Using web-based photos for print

If your business uses product shots in its advertising and marketing materials, you may be tempted to download product photos from the manufacturer’s or distributor’s website. Considering the resolution requirements for web (72 ppi) and print (300 ppi), it becomes clear that using a web-based photo will not result in a high quality photo in the printed piece when the two photos are of identical size. In fact, you’re likely to see the individual pixels and the jaggies on curves and diagonal lines.

What may be possible, however, is to reduce the size of the web-based photo until the resolution nears 300 ppi. In general, web-based images print with acceptable quality (for most purposes) at about half the size they appear on screen. So a photograph that measures 2x2 inches on screen can be printed as 1x1 inches with acceptable quality (for most purposes).

File formats for photographs

File formats for photographs are a means of organizing and storing an image. The data may be stored in compressed or uncompressed format, then rasterized into a grid of pixels whose bits define color and depth. Images can be cropped, colorized, converted to grayscale or monochrome by using an image editing program such as Adobe Photoshop.

File compression is a way to reduce file size. There are two types of image file compression. One, called lossless, keeps all the pixels of the original image but finds more efficient ways to represent recurring patterns of pixels in the file. Another, called lossy, eliminates pixels that aren’t needed to maintain quality. Lossy compression results in smaller file sizes than lossless, but trades that for lower image quality.

For photographs, the preferred file format is Tagged Image File Format (TIFF). TIFFs can be either lossy or lossless, and some digital cameras can save in TIFF format using Lempel-Ziv-Welch (LZW) compression.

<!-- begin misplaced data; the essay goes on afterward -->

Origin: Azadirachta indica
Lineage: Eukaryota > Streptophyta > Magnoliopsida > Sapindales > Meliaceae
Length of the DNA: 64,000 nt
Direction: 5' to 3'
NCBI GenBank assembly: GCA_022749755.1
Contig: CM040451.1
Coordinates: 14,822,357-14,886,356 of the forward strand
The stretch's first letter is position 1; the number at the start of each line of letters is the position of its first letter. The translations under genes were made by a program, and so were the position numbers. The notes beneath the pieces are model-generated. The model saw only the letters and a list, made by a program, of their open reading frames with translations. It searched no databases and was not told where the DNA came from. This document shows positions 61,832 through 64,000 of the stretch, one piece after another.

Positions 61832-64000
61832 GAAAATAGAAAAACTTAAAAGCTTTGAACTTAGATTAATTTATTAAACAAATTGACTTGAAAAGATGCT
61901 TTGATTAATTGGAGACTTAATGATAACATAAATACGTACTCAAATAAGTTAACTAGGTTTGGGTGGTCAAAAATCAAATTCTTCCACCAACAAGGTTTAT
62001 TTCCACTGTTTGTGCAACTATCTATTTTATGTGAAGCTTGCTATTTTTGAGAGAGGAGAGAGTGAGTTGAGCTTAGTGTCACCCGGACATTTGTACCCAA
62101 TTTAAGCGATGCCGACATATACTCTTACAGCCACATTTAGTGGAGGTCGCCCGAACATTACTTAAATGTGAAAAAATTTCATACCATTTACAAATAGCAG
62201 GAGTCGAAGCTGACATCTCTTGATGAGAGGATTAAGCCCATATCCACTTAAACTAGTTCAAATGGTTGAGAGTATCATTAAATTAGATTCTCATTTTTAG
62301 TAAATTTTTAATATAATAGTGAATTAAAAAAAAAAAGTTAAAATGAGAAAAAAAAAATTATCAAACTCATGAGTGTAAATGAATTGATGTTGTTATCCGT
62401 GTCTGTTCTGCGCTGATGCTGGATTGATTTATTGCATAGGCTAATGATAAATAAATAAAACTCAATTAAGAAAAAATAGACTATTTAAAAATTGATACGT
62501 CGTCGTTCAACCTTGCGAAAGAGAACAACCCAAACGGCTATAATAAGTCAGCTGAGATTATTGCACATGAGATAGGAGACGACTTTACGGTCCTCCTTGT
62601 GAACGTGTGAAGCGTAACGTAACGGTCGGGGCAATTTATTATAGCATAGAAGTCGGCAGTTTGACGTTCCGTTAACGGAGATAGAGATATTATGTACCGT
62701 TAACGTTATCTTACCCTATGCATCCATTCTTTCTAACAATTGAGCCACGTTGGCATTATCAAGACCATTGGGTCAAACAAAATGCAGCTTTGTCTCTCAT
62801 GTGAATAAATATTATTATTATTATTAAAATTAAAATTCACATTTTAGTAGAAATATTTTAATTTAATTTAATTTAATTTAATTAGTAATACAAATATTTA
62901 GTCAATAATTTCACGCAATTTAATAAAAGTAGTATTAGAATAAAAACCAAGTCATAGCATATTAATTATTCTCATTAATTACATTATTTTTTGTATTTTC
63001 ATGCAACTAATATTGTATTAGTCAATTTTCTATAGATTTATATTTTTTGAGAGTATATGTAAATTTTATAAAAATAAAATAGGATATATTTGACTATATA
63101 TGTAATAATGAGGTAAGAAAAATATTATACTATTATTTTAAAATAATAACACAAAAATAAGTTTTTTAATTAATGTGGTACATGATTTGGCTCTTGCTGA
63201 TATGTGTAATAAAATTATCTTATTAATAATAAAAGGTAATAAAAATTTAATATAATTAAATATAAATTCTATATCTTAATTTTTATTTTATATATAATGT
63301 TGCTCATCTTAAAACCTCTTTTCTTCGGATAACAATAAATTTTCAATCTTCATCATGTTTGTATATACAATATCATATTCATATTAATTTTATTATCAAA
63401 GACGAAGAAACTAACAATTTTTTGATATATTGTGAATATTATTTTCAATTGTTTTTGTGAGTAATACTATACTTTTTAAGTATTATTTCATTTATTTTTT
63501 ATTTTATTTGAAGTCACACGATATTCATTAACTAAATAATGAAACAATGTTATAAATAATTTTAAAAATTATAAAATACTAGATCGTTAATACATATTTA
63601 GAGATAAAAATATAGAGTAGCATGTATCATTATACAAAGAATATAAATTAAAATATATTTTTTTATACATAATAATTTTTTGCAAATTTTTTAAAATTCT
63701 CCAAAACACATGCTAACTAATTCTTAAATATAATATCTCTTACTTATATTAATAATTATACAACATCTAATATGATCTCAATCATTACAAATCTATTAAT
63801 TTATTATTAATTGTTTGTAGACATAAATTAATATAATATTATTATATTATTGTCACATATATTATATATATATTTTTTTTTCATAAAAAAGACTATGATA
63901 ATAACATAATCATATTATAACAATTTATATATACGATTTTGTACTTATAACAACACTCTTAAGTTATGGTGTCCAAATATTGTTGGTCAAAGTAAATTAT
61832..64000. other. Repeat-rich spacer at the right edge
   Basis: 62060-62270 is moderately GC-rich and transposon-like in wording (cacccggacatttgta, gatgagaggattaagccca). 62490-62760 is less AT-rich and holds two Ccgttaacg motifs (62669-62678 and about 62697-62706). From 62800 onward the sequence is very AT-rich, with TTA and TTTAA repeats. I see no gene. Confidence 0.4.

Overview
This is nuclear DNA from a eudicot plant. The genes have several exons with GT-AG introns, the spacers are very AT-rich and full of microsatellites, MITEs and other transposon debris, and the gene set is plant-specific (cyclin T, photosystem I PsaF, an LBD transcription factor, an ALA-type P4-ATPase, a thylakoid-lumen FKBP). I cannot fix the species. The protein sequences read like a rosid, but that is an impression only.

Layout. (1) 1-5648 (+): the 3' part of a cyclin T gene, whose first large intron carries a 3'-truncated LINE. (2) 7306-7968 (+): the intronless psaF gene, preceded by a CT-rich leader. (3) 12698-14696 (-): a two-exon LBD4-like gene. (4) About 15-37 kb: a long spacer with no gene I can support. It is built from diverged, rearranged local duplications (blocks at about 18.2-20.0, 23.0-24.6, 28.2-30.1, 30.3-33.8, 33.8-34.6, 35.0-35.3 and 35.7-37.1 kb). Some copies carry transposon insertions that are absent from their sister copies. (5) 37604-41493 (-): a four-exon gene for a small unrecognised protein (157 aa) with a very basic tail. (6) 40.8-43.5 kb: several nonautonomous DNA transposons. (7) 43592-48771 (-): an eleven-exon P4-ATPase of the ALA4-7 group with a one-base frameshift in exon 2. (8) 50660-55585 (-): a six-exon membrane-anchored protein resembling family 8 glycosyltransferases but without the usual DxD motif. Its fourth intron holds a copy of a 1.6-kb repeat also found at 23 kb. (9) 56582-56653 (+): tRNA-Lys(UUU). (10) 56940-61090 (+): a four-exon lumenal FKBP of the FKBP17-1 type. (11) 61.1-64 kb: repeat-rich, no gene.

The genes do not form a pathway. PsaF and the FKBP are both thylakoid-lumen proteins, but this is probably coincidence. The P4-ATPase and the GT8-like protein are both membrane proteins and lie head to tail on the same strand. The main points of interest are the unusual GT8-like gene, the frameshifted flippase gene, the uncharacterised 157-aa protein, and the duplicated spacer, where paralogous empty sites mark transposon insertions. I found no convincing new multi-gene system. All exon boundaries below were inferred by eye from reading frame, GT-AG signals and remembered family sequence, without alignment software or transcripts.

Another format for photographs is Joint Photographic Experts Group (JPEG). JPEG compression is lossy and produces a significant reduction in file size. Repeated opening and saving of JPEG files results in continual loss of pixels which degrades file resolution over time.


Using photographs in print

Our aim is to give you the highest quality photographs possible in all your printed materials. If you are uncertain as to what resolution or file format to use when taking photographs for print, give us a call. We’ll give you advice based on what you are trying to accomplish, balancing photo quality and file size. For more information, call Jason or Marya at (215) 923-2679 at your convenience.

Permission Granted

If you are taking a picture of a person to use in your promotional materials or on a website, it is a good idea to have the person sign a model release. A model release, sometimes called a liability release, grants permission to publish the photograph and is always recommended, even if the person is not a professional model.

Other situations where you might want a model release include entering the photograph in a contest, posting the photograph on Facebook, or on photo sharing sites. Generally speaking, a model release is not needed if the person in the photograph is not recognizable, if the face is hidden in shadow, or for editorial use (for instance, a picture of bystanders at a traffic accident or a photograph from a public event such as a parade). Photographing architecture is usually permitted provided you are on publicly accessible land at the time the shot is taken.